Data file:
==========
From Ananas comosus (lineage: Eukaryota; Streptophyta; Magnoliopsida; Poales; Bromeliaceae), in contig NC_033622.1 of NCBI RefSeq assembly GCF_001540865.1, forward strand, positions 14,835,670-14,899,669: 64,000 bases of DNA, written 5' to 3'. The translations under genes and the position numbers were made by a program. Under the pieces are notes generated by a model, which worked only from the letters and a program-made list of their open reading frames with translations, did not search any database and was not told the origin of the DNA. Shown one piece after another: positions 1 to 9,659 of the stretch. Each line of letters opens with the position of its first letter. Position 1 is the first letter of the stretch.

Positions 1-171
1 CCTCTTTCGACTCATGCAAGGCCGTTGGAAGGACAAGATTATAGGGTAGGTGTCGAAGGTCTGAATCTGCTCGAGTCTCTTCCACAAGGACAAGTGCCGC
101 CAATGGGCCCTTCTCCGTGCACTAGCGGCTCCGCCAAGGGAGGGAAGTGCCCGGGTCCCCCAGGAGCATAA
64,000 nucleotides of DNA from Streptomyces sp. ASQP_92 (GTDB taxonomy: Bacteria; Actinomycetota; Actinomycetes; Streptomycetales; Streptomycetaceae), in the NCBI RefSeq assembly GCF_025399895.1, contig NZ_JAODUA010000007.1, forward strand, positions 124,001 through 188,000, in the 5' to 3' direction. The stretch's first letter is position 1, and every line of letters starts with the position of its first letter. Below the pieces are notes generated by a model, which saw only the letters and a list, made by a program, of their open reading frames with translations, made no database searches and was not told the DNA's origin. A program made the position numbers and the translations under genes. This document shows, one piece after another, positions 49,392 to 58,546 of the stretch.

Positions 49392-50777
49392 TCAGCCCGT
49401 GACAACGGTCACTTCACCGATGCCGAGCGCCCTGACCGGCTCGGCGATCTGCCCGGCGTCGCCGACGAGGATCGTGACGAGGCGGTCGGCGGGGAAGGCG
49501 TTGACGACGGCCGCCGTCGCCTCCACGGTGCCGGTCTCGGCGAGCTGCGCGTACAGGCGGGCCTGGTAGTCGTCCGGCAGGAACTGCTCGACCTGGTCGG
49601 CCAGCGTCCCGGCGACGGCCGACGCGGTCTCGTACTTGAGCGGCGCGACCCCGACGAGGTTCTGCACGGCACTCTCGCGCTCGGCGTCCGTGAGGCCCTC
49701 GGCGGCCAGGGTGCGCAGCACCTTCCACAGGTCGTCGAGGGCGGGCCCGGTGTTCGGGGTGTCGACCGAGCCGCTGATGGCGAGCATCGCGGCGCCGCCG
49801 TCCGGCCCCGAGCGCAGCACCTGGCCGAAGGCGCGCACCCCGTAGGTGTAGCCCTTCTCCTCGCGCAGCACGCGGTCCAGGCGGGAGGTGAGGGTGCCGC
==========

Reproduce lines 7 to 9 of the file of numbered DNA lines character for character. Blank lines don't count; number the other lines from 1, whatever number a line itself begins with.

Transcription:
49392 TCAGCCCGT
49401 GACAACGGTCACTTCACCGATGCCGAGCGCCCTGACCGGCTCGGCGATCTGCCCGGCGTCGCCGACGAGGATCGTGACGAGGCGGTCGGCGGGGAAGGCG
49501 TTGACGACGGCCGCCGTCGCCTCCACGGTGCCGGTCTCGGCGAGCTGCGCGTACAGGCGGGCCTGGTAGTCGTCCGGCAGGAACTGCTCGACCTGGTCGG